Saint James and Spain
Tradition has it that the Apostle Saint James preached in Spain (with a meagre result, by the way). He then returned to Jerusalem, where Herodes executed him. The corpse was then placed in a ship that arrived at Spain. Again, a legend. From the Catholic Encyclopaedia:
According to this tradition St. James the Greater, having preached Christianity in Spain, returned to Judea and was put to death by order of Herod; his body was miraculously translated to Iria Flavia in the northwest of Spain, and later to Compostela, which town, especially during the Middle Ages, became one of the most famous places of pilgrimage in the world.
The rediscovery of the Apostle’s tomb in the Middle Ages.
The tomb of the apostle was opportunely rediscovered in the Middle Ages, according to the traditional account.
The tomb was forgotten until the year 813, when the hermit Pelayo noted lights and songs around the place. The hermit warned the bishop of Iria Flavia, Teodomiro, who after removing some weeds discovered the remains of the apostle identified by the inscription on the tombstone. He reported the discovery to King Alfonso II, who came to the scene and proclaimed the Apostle Santiago patron of the kingdom. The area was then renamed as Campus Stellae, Field of Stars, from which the current name, Compostela, has been derived.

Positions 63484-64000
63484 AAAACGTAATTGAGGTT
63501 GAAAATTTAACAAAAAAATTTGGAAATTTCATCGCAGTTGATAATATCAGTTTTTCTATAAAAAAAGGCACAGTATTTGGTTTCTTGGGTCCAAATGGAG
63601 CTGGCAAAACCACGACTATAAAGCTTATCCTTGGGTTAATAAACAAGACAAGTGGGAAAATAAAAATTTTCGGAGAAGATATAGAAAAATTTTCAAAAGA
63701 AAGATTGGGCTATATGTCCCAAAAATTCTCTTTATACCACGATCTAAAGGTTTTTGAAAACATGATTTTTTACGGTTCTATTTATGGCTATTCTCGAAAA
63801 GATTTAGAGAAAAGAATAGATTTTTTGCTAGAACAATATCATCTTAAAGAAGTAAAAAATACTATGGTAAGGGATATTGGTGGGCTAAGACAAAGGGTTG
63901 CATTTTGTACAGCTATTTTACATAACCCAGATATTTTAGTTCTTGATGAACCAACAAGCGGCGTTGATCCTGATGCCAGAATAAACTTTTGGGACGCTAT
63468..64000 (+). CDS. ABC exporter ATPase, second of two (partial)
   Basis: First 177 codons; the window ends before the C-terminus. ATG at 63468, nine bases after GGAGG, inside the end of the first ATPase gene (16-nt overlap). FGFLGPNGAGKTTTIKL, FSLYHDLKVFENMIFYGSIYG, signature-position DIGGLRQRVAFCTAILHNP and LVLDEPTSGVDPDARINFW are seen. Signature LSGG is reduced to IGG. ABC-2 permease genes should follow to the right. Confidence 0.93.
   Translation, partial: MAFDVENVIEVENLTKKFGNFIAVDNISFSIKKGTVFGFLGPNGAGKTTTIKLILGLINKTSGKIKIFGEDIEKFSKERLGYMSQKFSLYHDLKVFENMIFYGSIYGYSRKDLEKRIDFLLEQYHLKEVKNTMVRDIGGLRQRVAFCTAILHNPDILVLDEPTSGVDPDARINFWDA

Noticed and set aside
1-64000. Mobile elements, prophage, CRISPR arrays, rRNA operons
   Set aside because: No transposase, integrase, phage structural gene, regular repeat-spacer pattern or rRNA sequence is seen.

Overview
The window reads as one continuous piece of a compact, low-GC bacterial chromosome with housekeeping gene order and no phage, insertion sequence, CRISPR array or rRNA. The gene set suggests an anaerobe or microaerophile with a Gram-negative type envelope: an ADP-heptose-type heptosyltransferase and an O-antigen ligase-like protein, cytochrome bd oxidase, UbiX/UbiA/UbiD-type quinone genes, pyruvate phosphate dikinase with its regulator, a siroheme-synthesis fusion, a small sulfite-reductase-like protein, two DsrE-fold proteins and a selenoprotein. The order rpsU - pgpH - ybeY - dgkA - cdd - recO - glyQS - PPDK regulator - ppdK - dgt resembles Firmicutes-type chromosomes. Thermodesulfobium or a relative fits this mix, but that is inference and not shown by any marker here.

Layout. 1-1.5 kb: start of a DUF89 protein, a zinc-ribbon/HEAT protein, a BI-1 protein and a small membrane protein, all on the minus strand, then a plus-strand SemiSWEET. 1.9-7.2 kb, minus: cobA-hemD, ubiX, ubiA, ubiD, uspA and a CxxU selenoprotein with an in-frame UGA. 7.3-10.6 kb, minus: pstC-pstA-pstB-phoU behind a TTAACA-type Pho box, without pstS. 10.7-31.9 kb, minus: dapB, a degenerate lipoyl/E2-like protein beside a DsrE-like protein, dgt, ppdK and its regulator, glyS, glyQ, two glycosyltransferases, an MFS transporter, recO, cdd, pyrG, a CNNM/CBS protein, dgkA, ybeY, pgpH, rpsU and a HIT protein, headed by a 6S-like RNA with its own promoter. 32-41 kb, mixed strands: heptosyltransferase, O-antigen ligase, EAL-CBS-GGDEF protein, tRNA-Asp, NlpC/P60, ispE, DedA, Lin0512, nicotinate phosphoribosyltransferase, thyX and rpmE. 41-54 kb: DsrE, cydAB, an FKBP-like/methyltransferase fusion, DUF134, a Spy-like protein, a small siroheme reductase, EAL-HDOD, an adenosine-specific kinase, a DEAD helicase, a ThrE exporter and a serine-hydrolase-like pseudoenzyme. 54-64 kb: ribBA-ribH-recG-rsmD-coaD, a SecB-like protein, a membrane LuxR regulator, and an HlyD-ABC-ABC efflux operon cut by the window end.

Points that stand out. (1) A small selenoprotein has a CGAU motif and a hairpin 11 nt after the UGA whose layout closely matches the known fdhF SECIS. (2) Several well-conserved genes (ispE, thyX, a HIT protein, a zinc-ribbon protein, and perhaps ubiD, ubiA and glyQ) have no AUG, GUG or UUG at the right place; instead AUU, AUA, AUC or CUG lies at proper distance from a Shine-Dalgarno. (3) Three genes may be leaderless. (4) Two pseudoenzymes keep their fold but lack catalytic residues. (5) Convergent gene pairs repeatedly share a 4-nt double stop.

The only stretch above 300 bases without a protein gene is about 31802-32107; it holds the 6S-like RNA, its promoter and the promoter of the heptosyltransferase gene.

The discovery of this tomb -whether it contained the Apostle or not- could have gone unnoticed, or could have been forgotten if it had not happened at the right moment and in the right place. The place was the north of Spain, where the Christians were rolling back the conquests of the First Jihad. The moment was the consolidation of the Asturian monarchy.
The Reconquista could not be waged under the banner of civil rights, not even as the obligation of a king to ensure the security of his subjects, as Luther naively -or maybe maliciously- proposes in The War against the Turk. A religion may be fought in the name of another religion (including an atheist religion) not in the name of religious freedom. The Apostle was the most adequate banner for the Christians in western Spain.
Why Santiago Matamoros?
The appellation “Matamoros” comes from the legend of Clavijo’s Battle, where he led the discouraged Christian troops to a smashing victory against the Mohammedans. King Ramiro I defeated the troops of Abd ar-Rahman II at the Battle of Clavijo with the assistance of a knight on a white horse who fought by his side and who was considered to be the Apostle. This was the beginning of a myth that would make the Apostle the Patron-Saint of the Spanish Reconquista.
Historians agree nowadays that strictly speaking there was no Battle of Clavijo. Still, this Battle is a major event in the history of the Reconquista. What happened then? Was it all an invention?